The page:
The band received press when they went to court on September 2, 1965 to get their contracts with Tower Records and SOS Productions approved and Judge A.A. Scott exclaimed “They look like freaks! … I don’t know whether they are girls or boys … God help them if they get to some real men”. The band were all between the ages of 18 and 21. Coverage was so thorough, and photographs so timely, that I have to wonder if this was a publicity stunt to coincide with their Tower single release.
The band also appears in the background of a fashion photo shoot for the LA Times magazine taken at the Crescendo Club, though only Madrid, Belsky and Greenspoon are visible in the photos.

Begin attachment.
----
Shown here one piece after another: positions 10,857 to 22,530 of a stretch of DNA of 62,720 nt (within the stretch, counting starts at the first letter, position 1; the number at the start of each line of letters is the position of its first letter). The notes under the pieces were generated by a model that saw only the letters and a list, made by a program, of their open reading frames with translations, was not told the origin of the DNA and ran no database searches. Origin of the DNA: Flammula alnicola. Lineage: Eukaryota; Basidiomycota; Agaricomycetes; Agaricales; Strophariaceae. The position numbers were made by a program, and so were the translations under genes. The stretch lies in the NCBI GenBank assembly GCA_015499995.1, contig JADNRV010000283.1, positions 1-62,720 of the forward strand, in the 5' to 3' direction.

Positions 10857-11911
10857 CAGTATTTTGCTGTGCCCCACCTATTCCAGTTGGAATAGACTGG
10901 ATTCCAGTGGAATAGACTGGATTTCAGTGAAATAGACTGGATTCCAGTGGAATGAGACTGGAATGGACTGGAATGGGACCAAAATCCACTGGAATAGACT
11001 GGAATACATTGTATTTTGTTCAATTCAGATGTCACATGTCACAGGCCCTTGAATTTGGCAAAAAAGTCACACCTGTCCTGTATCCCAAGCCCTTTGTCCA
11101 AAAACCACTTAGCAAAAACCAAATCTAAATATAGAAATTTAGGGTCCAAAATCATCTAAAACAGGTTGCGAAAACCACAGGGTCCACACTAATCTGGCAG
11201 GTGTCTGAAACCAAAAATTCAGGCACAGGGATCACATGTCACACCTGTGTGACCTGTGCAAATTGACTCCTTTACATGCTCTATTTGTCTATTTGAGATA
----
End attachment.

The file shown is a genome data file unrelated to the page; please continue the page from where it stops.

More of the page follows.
Around the time Stratford on Sunset closed in December 1965, the Sound of the Seventh Son became the East Side Kids. Although the Warner Bros. single came in May of 1966, there may be no connection between that production and this group. Dominic Priore, in Riot on the Sunset Strip says that the East Side Kids “took up a residency at a club called Wild Thing near Hollywood and Vine before moving on to the Hullabaloo, leaving their original house band spot to the West Coast Pop Art Experimental Band.”
There’s a great photo (at top of page) of the band at the Sea Witch on Sunset Blvd with guitarist Denis Lambert, who would sit in with the group and later form Lambert and Nuttycombe with Craig Nuttycombe of the New Dimensions.